Oneida Happy New Year

Oneida Happy New Year
Oneida have never followed rock music’s rules. For starters, they’ve released a staggering eight albums in ten years, and somehow, each record has been different from the next. This year, the band were supposed to put out their triple-album opus Thank Your Parents, but instead only mustered up 11 tracks. It’s probably a good thing that three discs turned to one, as Happy New Year is about as strong an effort as you can get. Oneida have always been complex and thought provoking, and they continue the trend by utilising mistimed cymbal hits, off-key harmonies, and a plethora of wacky keyboard effects. The group kick off Happy New Year in typical Oneida fashion with "Distress,” a haunting traditional hymn. As expected, the next song, "Happy New Year” moves in a completely different direction, towards a fuzzy and fairly accessible pop song. The songs take even more twists and turns — the Star Trek-ish noise track "Pointing Fingers” is especially memorable — giving fans and curious listeners plenty of stuff to wrap their heads around.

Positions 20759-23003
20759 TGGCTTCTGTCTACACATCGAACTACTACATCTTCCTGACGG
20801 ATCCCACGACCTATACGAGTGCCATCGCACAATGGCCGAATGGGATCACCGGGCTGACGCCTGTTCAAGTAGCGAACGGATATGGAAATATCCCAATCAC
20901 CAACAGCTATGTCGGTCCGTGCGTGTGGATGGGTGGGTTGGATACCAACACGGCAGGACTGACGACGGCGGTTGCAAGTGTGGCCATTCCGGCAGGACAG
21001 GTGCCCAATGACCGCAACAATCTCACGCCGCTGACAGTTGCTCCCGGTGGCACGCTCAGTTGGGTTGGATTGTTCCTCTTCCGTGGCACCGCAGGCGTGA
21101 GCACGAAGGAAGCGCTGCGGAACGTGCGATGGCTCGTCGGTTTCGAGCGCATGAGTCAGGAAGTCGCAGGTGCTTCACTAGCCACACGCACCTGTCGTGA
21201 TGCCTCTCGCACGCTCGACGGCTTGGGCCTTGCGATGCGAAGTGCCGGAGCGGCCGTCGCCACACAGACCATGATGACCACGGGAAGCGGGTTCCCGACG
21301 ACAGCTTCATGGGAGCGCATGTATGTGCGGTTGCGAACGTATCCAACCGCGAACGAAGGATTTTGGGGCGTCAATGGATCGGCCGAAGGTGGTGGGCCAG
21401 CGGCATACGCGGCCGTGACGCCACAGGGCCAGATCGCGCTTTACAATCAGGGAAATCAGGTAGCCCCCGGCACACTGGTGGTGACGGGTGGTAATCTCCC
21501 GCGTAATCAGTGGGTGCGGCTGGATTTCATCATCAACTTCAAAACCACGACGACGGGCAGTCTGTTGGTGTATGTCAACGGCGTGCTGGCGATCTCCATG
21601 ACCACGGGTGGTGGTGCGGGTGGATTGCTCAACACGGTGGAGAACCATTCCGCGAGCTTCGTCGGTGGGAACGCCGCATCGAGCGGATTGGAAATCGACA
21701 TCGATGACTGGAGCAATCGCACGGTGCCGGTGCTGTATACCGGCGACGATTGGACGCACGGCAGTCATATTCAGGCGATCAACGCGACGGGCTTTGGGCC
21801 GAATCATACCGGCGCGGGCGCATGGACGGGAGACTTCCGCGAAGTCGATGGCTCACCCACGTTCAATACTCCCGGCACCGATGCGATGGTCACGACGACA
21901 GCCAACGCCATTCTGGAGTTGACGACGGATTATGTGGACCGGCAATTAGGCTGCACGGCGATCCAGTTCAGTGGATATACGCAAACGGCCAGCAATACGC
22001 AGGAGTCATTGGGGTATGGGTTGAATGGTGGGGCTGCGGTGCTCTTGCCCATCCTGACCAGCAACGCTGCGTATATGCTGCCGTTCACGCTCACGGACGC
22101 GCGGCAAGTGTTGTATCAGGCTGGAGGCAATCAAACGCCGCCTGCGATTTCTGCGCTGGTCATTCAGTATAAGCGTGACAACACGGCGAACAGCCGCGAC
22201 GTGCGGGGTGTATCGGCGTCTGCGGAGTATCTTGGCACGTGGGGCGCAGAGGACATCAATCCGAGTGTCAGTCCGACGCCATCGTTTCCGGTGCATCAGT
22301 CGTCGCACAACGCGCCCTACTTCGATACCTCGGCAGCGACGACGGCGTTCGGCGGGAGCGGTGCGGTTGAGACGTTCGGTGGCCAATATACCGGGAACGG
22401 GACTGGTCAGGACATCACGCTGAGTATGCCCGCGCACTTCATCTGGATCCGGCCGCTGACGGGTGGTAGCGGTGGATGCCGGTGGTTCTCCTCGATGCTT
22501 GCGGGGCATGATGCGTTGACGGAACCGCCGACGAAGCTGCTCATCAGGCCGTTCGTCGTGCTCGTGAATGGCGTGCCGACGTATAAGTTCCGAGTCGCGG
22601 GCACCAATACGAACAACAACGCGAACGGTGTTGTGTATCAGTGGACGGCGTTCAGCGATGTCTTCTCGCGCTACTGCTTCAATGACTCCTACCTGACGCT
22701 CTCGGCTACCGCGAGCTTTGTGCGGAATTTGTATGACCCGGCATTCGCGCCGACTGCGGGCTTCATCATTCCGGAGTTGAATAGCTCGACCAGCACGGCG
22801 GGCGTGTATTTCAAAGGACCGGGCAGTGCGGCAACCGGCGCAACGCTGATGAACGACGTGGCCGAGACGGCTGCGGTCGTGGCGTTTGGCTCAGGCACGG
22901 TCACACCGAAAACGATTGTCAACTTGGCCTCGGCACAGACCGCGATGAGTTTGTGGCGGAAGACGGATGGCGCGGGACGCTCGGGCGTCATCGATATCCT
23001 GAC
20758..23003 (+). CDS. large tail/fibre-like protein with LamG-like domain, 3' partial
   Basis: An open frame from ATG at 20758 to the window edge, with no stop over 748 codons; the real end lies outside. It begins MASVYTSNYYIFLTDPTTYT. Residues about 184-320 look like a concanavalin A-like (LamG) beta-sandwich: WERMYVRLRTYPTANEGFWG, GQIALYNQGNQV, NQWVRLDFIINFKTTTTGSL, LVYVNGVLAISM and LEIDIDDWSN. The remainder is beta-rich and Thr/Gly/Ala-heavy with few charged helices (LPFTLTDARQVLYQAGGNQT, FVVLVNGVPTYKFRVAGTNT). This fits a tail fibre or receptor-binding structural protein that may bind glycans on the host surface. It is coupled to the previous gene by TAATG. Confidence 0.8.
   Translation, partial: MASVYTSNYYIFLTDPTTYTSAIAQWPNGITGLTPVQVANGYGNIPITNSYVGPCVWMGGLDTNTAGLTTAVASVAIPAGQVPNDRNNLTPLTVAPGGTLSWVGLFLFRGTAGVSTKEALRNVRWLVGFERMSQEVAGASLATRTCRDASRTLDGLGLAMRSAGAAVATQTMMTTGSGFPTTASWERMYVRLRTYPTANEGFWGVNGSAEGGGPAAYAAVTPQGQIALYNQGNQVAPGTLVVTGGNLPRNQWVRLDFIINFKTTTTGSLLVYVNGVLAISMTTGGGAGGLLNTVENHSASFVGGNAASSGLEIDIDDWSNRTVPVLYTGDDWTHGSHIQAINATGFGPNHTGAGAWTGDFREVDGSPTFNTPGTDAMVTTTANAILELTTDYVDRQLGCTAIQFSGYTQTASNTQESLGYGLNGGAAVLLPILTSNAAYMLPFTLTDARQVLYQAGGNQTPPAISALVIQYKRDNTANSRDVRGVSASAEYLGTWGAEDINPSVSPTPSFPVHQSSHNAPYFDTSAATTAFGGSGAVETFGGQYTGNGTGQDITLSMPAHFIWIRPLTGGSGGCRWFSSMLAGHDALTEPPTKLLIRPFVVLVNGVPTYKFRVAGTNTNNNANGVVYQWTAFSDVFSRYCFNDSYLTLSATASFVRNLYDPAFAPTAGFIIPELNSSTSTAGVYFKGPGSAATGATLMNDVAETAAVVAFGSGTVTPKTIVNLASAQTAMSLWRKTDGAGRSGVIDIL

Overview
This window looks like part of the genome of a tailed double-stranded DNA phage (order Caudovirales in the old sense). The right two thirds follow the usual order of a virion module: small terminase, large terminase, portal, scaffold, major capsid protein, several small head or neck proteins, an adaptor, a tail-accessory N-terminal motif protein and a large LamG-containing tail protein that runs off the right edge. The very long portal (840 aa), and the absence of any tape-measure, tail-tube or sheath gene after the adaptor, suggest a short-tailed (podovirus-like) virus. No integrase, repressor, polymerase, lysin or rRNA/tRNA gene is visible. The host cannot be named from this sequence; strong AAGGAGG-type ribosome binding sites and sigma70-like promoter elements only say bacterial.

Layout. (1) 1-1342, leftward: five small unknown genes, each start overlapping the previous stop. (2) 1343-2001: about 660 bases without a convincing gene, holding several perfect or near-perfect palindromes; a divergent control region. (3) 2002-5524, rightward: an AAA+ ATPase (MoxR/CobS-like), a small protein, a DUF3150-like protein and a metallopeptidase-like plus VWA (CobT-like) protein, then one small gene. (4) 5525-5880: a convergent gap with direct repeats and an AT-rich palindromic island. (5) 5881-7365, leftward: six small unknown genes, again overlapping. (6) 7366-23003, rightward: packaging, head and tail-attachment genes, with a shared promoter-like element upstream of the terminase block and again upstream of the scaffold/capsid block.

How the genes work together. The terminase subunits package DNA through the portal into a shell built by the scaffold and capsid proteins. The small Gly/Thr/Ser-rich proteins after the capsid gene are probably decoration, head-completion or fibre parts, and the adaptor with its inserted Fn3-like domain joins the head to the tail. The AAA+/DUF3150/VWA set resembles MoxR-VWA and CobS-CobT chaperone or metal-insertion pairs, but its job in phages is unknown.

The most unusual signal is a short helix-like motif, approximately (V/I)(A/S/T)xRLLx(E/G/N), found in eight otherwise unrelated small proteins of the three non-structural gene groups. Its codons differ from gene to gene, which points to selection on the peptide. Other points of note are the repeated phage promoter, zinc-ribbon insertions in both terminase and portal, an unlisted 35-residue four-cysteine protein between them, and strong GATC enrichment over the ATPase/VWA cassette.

What happened to the triple album? Fat Bobby: We kind of had what I like to call a crisis of vision. Why were we slaving to get this triple record out, what was the point behind it? We really wanted to do an incredible huge slab of things we wanted to organise. We had this total vision and then it was like, "Shit, we can’t really do this right, right now.”

You sing a lot about change on this disc. Why? We had a lot of things going on, we added another member to the band, so we decided to do this record about change and celebrating change and that kind of weird feeling you have when you’re like, "Yeah, things are going to be different, they’re going to be awesome, I think.” That shaky, happy feeling.

And that’s why you named the disc Happy New Year? Yeah. The idea of New Year’s Day fits pretty perfectly. That feeling of waking up on New Year’s Day and like I’ve made all these New Year’s resolutions about how I’m going to better myself, yet I did all this stupid shit the night before.

It sounds like this album was pretty planned out. We didn’t sit down and construct an operatic thing out of it. It was more about mood and songs that worked together and a kind of flow. For us the record flowed through the first side, and the second side eases off and slowly moves through this melancholy retrenchment. (Outside)